If your payloads are large, consider reducing their size to reduce network traffic by compressing your messages for your REST API payloads. Use the right endpoint for your use case. Edge-optimized API endpoints are best suited for geographically distributed clients. Regional API endpoints are best suited for when you have a few clients with higher demands, because they can help reduce connection overhead. Caching your API responses will reduce network traffic and enhance responsiveness.
As your organization’s cloud adoption grows, knowing how efficient your resources are is crucial when optimizing your AWS infrastructure for environmental sustainability. Using the fewest number of resources possible and using them to their fullest will have the lowest impact on the environment.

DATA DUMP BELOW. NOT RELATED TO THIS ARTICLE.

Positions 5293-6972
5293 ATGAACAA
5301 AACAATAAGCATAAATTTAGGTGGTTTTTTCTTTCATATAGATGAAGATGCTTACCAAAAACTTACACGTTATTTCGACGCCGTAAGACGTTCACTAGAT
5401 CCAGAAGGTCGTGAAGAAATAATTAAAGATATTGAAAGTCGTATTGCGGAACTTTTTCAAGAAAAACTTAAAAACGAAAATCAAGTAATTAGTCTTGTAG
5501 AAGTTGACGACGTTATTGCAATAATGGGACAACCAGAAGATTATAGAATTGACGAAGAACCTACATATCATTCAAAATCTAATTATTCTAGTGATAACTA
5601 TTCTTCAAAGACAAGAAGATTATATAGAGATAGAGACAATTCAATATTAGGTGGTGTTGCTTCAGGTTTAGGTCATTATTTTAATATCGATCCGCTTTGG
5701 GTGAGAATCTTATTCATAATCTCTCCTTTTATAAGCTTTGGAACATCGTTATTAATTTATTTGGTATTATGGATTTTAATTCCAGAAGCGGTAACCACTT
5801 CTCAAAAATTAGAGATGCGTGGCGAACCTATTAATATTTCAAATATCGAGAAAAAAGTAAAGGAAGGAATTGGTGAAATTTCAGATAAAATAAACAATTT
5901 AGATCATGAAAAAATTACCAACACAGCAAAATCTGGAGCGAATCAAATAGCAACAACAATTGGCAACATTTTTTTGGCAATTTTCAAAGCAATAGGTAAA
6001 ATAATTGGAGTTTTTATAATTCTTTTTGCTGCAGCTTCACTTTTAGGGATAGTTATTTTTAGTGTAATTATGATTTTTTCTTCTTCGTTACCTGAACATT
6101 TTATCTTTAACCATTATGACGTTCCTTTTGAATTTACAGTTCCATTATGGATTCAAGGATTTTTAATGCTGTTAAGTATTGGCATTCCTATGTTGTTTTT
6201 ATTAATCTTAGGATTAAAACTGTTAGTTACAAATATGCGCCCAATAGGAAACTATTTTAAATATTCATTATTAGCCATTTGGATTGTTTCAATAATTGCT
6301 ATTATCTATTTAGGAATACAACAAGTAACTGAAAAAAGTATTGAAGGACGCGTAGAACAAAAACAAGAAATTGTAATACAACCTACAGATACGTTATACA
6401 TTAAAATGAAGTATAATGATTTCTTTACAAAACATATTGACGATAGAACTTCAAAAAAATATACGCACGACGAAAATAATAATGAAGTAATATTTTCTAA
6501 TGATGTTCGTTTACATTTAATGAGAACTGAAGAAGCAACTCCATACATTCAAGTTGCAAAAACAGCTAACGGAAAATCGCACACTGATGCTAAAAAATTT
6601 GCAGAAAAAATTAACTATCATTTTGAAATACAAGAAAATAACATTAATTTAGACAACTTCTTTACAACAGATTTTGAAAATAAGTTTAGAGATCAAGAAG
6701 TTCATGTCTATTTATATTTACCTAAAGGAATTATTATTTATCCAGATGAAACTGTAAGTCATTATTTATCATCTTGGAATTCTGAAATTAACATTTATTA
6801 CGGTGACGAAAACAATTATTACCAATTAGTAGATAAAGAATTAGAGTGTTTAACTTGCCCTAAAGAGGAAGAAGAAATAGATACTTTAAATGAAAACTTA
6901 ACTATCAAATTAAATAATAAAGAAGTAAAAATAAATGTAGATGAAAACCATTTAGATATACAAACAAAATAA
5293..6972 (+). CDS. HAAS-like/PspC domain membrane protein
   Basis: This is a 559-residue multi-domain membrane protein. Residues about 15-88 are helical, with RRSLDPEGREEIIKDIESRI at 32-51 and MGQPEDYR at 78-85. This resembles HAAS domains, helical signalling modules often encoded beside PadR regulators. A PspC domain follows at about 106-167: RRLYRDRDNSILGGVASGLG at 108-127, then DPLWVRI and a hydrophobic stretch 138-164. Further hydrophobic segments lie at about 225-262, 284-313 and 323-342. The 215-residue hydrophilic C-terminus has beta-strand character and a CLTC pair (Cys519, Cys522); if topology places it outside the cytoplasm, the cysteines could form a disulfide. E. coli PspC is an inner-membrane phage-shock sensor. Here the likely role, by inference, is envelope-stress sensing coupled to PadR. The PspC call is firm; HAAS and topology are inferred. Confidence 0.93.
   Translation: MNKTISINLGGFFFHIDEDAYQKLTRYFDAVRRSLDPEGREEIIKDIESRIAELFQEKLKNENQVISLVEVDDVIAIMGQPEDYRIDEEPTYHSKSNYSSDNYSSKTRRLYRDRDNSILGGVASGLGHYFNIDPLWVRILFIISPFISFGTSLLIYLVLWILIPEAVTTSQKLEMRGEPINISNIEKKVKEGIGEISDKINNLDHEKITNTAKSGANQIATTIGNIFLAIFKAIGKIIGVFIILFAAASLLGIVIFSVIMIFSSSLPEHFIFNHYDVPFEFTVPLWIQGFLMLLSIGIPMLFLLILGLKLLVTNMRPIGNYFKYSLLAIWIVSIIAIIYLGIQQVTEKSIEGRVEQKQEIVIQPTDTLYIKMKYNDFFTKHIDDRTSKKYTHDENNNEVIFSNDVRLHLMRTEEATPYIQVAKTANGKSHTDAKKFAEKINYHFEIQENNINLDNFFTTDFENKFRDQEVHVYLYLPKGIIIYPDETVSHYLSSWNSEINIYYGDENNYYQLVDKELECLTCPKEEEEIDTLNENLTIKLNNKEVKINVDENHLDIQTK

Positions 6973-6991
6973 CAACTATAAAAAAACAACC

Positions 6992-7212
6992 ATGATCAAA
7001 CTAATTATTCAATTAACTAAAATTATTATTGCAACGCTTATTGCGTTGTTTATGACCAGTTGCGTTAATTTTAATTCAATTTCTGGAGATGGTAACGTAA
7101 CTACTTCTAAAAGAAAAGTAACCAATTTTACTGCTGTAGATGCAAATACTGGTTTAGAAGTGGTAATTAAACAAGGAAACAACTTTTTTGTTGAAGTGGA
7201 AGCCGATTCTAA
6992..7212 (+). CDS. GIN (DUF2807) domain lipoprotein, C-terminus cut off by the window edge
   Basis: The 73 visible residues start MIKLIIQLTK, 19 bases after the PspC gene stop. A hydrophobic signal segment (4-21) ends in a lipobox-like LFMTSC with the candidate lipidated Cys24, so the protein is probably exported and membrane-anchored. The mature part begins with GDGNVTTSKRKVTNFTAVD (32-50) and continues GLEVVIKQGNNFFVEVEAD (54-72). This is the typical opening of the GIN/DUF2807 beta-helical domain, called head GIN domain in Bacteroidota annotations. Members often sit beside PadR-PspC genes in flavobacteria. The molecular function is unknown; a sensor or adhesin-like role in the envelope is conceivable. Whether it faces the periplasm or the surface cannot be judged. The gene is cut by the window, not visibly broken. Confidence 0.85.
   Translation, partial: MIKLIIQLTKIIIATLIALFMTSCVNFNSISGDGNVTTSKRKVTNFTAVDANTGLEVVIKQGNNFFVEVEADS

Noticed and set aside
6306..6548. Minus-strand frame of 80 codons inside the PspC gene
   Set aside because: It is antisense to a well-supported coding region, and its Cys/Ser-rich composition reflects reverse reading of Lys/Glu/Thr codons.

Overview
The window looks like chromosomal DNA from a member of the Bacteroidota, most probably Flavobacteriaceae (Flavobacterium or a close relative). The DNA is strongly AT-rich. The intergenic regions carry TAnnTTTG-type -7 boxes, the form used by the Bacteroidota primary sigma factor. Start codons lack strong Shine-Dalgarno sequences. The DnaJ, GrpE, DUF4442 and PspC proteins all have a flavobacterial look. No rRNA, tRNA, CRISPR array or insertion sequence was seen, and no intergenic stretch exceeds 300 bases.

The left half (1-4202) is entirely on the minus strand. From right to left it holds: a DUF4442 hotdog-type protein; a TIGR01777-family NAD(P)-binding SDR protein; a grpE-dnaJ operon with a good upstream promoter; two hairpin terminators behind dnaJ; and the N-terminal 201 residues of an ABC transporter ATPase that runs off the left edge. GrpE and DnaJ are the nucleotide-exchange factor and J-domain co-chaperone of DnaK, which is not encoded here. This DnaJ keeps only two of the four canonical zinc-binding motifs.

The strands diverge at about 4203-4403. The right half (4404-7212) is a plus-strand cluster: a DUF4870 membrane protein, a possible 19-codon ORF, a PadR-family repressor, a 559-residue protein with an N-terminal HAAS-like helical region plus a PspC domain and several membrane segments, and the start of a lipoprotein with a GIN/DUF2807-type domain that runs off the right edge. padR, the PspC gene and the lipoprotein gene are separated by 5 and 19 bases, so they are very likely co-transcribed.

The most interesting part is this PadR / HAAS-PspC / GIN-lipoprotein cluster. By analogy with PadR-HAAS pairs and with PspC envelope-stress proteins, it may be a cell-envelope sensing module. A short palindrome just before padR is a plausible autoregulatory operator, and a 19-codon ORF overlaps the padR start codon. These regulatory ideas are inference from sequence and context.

Throughout this three-part blog post series, we introduced you to the following architectural concepts and metrics for the compute, storage, and network layers of your AWS infrastructure.
- Reducing idle resources and maximizing utilization
- Shaping demand to existing supply
- Managing your data’s lifecycle
- Using different storage tiers
- Optimizing the path data travels through a network
- Reducing the size of data transmitted
This is not an exhaustive list. We hope it is a starting point for you to consider the environmental impact of your resources and how you can build your AWS infrastructure to be more efficient and sustainable. Figure 2 shows an overview of how you can monitor related metrics with CloudWatch and Trusted Advisor.
Ready to get started? Check out the AWS Sustainability page to find out more about our commitment to sustainability. It provides information about renewable energy usage, case studies on sustainability through the cloud, and more.
Other blog posts in this series
- Optimizing your AWS Infrastructure for Sustainability, Part I: Compute
- Optimizing your AWS Infrastructure for Sustainability, Part II: Storage